The picture book ‘Daniel de la Nuit’ tells the story of a nice little squid who refuses to sleep and heads out to investigate the Night of the Periwinkles. As well as being beautifully illustrated, the story has been realised audibly with an accompanying soundtrack by composer Julien Sénélas.
Originally a children’s show that combined theatre and animation, ‘Daniel dans la Nuit’ is the creation of Timo Hateau in collaboration with Carmela Chergui and Vincent Lahens. Produced by La Rotule, it told the tale of a little squid called Daniel who would venture out into the night to marvel at the luminous display known as the Night of the Periwinkles.
In its latest form, ‘Daniel dans la Nuit’ has been adapted into a 44-page picture book with charming illustrations by Timo. To give the story an added dimension, composer Julien Sénélas, also known as Funken, has composed music and sound design inspired by Daniel’s adventures to accompany the book.
This isn’t Julien’s first collaboration with Timo and the team. Speaking to Creative Boom, he reveals that he was fortunate enough to participate in creative residencies during the production of the ‘Daniel dans la Nuit’ stage show.
“This allowed me to see the character designs, the set, the pacing of the story, and how actor Vincent Lahens moved within this world,” he explains. “I built a significant portion of the sound universe during these collaborative work sessions.”
In fact, when Timo contacted Julien about the project, he specified another piece of his work, In C for 11 oscillators and 53 forms, as a point of reference. “It was a visual and electronic reinterpretation of “IN C,” the iconic work by Terry Riley, with two modular synthesisers (11 oscillators) and a graphic interpretation of the original score (53 shapes),” Julien reveals.
“He liked the idea of offering children a soundtrack created with modular synthesisers and exploring the relationship between noise and music. The goal was to move away from ‘childish’ music and instead propose a creation that is both unconventional and playful.”
Despite having a previous connection to the story of Daniel dans la nuit, Julien reveals that the stage performance and the book are two quite distinct entities. “Therefore, I composed new tracks to align with the illustrations and the book’s narrative,” he says.
“For instance, on the central double page, readers are invited to find Daniel hidden in the crab’s house. I then created music with frequency modulations (mixing percussion and notes) and introduced breaks and pauses in the rhythm using falling object sounds. It’s as if Daniel, the little squid, sets the piece’s tempo by overturning objects or hiding.”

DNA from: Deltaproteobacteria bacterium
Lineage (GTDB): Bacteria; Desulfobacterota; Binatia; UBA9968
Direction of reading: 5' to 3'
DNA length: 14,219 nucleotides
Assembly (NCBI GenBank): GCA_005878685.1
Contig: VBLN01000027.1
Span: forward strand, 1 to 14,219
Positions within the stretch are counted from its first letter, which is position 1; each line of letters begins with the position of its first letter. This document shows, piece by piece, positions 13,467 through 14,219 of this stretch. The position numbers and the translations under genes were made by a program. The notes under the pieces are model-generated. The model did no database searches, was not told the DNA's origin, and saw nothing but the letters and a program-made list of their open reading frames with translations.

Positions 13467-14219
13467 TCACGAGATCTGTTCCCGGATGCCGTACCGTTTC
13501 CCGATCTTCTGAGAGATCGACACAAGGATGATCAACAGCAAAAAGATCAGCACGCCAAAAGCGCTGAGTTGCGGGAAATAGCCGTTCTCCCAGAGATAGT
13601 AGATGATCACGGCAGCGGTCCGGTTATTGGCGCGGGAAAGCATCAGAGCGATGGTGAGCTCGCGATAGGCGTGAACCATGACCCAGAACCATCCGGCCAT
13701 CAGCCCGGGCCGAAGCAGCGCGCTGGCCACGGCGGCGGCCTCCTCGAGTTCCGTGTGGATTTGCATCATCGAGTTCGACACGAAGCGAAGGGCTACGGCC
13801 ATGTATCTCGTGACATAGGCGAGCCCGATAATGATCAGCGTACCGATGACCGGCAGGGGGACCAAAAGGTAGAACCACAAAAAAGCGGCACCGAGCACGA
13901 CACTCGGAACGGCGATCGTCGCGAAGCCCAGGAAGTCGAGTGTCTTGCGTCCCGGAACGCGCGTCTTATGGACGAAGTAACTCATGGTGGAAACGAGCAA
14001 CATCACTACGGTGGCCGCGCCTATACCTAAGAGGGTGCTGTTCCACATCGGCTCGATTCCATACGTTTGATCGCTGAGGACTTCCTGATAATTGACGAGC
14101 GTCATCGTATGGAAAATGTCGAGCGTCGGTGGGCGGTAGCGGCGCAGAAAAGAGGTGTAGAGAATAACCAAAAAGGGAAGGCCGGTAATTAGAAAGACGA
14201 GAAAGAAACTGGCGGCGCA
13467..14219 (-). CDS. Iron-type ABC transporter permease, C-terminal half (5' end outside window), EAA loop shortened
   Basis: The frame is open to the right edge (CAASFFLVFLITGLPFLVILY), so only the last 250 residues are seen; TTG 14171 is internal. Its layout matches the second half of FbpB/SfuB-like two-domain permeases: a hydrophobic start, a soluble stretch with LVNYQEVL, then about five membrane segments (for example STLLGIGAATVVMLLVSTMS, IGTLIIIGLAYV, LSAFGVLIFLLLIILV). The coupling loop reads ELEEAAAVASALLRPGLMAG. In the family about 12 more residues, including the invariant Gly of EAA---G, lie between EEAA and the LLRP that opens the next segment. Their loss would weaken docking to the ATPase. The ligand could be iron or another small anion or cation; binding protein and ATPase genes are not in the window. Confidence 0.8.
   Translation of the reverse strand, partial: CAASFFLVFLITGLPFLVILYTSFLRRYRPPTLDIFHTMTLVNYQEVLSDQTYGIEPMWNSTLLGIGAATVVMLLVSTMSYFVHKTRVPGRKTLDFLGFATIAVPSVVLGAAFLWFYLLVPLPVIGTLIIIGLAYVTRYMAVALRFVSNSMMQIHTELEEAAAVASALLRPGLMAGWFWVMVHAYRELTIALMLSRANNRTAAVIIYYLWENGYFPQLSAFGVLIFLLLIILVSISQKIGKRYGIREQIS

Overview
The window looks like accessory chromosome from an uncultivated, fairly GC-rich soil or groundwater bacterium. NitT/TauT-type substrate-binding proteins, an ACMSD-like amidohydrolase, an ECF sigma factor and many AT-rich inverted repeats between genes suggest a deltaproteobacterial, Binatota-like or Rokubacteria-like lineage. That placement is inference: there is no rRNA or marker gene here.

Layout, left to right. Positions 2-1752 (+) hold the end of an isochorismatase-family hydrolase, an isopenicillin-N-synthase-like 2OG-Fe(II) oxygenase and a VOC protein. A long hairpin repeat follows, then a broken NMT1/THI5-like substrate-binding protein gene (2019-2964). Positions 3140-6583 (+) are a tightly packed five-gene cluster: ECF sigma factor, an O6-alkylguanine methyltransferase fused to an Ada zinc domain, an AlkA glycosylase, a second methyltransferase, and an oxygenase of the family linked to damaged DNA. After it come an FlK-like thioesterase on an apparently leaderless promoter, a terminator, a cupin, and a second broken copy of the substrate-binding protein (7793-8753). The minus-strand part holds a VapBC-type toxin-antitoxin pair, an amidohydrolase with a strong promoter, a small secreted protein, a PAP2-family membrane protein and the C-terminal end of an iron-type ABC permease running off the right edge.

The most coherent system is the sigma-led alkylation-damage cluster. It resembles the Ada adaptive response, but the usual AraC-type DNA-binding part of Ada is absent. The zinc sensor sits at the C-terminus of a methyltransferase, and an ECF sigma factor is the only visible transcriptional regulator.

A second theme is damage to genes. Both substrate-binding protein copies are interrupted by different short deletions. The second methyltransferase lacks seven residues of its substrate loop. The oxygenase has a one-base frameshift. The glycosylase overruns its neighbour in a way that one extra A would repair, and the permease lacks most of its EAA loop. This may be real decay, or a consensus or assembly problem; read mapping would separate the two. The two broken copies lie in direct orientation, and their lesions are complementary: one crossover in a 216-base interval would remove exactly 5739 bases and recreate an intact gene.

As well as the visuals in the book and his previous involvement with the story, Julien also found inspiration in American minimalist music. “During the creation of In C for 11 oscillators and 53 forms, I extensively listened to American minimalist music, including Steve Reich, Terry Riley and La Monte Young, but also pioneers of electronic music such as Delia Derbyshire, Raymond Scott and Jean-Jacques Perrey,” he says.
“I find that this music is very contemporary and accessible. I appreciate the fusion of science and arts, how mathematical concepts transform into poetry, or the manipulation of electricity to create infinite sounds.”
To make the story and dialogue work in a book format, Carmela and Timo completely rewrote the tale from the ground up. This resulted in an exchange of ideas to find the right balance in the illustrations, text and layout, which stood in contrast to the performance where the actor guides the evolution of the narrative.
“In the underwater world of the book, it is the characters themselves who recount the famous Night of the Whelks and how, in the middle of the night, Daniel, the little squid, came to wake them up,” Julien explains. And despite this being the biggest challenge facing him while making the soundtrack, everyone is happy with how it all came together.
“We are all very pleased with the result as it is our first book! We are thrilled that this creation exists in book/CD format and even on cassette tape, thanks to the collaboration with the Un je-ne-sais-quoi label.”